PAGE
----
Well, on this Independence Day I think SSOMG will steer clear of any stories having to do with our forefathers to avoid obvious missteps and other politically incorrect interpretations.
Today let’s celebrate the independence of women over the last many decades and tell a story about a very independent and incredibly gifted and talented 4 year old girl who became one of sports icons…Michelle Wie. Yep, she starting playing golf at the age of 4, and probably pretty seriously. In 2000, at the age of 10 she became the youngest player ever to qualify for the US Women’s Amateur Public Links Championship. In 2002, she won the Hawaii State Open Women’s Division by thirteen shots. She also became the youngest player to qualify for an LPGA event, the Takefuji Classic held in Wie’s home state of Hawaii. In June 2003, Wie won the Women’s Amateur Public Links tournament, becoming the youngest person ever, male or female, to win a USGA adult event. Later that summer, she made the cut at the US Women’s open when she was still just 13, the youngest player ever to do so.
On October 5, 2005, a week before her 16th birthday, Wie announced that she was turning professional. She signed sponsorship contracts with Nike and Sony reportedly worth more than $10 million per year.
You may have missed that…..so I will repeat….a week before her 16th birthday!
So fast forward to the year 2020…Michelle, like so many child stars has had a challenging go of it. She has shown some of her great promise by winning the US Women’s Open, and has had other wins and great finishes along the way. Just this year Michelle gave birth to a daughter Makenna, and look out. Her husband, Jonnie West is the son of Hall of Famer Jerry West, one of the greatest stars of the NBA. Little Makenna could be one of the biggest stars in golf and/ or basketball in the next generation.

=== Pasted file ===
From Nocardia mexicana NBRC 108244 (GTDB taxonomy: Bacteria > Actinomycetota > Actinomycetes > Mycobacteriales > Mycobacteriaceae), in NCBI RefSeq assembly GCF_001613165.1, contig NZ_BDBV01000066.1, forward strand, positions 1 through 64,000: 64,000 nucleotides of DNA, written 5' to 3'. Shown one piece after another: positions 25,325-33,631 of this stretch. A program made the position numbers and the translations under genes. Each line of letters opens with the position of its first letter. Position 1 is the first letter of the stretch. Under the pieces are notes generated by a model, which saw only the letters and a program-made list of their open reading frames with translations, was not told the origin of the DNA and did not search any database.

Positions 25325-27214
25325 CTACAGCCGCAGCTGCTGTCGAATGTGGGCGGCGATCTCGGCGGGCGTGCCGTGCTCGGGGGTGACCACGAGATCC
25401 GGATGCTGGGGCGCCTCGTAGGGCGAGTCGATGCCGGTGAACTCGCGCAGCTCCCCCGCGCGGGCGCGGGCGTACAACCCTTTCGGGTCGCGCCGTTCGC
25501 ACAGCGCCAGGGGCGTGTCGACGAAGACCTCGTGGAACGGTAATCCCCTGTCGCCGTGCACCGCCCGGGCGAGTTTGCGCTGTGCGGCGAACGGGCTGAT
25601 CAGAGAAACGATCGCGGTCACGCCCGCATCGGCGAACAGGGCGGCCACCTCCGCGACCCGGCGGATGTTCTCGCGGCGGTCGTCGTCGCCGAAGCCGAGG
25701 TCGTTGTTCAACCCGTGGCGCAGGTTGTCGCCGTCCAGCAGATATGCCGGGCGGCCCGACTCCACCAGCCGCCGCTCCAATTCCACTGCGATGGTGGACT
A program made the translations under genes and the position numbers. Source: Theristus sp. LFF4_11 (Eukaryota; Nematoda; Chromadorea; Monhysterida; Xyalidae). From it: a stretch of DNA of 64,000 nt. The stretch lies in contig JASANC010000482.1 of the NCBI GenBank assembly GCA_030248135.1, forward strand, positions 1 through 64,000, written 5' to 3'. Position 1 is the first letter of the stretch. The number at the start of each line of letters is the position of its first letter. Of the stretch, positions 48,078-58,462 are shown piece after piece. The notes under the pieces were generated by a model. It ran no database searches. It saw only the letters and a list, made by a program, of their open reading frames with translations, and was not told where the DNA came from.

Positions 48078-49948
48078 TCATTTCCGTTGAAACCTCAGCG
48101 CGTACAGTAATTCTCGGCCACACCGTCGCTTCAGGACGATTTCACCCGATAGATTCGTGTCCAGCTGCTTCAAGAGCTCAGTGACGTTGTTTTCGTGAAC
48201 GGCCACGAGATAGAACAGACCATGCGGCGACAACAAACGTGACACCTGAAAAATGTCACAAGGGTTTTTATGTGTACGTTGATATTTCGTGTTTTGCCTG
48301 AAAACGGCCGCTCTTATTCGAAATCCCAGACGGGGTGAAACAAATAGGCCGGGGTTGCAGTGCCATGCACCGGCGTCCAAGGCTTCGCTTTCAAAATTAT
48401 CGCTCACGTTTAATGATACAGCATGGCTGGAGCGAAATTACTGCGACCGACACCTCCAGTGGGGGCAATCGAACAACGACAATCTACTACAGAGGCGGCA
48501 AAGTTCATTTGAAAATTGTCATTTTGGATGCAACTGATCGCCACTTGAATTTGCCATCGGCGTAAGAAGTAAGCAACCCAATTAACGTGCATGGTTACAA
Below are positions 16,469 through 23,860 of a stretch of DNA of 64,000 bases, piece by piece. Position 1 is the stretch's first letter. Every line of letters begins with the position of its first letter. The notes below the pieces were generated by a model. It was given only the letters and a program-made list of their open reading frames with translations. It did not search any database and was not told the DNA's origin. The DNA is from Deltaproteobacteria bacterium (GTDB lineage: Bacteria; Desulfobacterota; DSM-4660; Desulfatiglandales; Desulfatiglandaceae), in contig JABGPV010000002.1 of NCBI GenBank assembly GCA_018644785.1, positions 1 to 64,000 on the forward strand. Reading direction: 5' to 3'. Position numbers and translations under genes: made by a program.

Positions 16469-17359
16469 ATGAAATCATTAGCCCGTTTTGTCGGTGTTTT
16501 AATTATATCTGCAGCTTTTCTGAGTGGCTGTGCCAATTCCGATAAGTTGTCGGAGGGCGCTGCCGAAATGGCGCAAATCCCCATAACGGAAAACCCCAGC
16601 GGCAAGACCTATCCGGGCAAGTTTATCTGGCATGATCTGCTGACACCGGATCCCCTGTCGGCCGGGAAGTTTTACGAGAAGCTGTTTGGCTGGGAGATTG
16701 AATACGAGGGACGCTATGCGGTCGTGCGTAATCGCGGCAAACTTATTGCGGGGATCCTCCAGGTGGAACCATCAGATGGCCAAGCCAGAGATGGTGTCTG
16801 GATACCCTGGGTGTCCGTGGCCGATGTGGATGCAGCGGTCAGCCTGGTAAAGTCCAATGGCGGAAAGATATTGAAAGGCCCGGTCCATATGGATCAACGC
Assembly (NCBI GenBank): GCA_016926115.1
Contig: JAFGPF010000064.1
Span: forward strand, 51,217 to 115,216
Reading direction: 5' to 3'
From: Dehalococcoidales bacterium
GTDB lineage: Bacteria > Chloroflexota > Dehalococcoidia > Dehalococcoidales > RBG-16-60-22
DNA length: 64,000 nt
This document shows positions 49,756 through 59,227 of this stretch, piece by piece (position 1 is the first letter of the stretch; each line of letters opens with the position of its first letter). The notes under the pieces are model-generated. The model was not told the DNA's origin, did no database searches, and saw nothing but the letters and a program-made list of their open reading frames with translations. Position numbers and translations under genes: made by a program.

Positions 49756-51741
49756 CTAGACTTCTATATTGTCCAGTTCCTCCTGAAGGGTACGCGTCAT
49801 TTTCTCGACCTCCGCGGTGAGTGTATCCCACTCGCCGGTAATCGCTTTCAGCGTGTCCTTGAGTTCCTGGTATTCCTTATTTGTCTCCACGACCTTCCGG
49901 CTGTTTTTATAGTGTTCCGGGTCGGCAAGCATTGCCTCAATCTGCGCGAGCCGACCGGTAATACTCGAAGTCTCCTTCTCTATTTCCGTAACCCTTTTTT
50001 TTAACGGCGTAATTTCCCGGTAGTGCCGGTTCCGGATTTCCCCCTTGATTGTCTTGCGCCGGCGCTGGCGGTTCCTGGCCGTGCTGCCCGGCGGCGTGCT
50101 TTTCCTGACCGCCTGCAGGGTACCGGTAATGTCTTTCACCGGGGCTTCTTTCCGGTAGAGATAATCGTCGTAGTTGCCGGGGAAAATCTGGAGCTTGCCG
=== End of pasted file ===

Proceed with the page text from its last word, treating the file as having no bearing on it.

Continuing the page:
Wow, what a story of a great female athlete. Michelle’s story got me to wondering what it would be like to be the father of such a phenomenal sports star. So, I decided to go looking for any mention of my children’s athletic exploits on the internet. Here is the only one I could find:
Carlsbad won its pool after a 5-5 tie with Marina. Marina’s Cara Chlebicki had three goals and seven steals for the Vikings (4-3-1), who led, 5-4, until Jamie Relth scored her second goal with one minute remaining for Carlsbad, the top-ranked team in San Diego. Freshman Bree Valbuena had 10 saves and stopped a four-meter penalty shot for Marina. Carlsbad advanced to today’s championship pool because of its 9-6 victory over Palos Verdes Peninsula. Marina defeated Peninsula, 6-4.
Ok, no mention of a $10 million dollar contract, and no tie-in to winning the US Open, but hey, something to be proud of.
SSOMG grew up in an era where there were no girl’s sports teams; no softball leagues, no soccer clubs, no girl’s water polo. Things have changed a lot in the last 67 years, and I must say to everyone’s benefit. The growth and independence of women’s sports has been somewhat evolutionary, but certainly revolutionary. SSOMG is happy he was around to be a part of new independence and cheers on the great women athletes this generation has produced.
Go Michelle, you are only 30 and we look forward to seeing you back on the golf course. Keep inspiring those of this generation and McKenna’s generation to come. Happy 4th of July!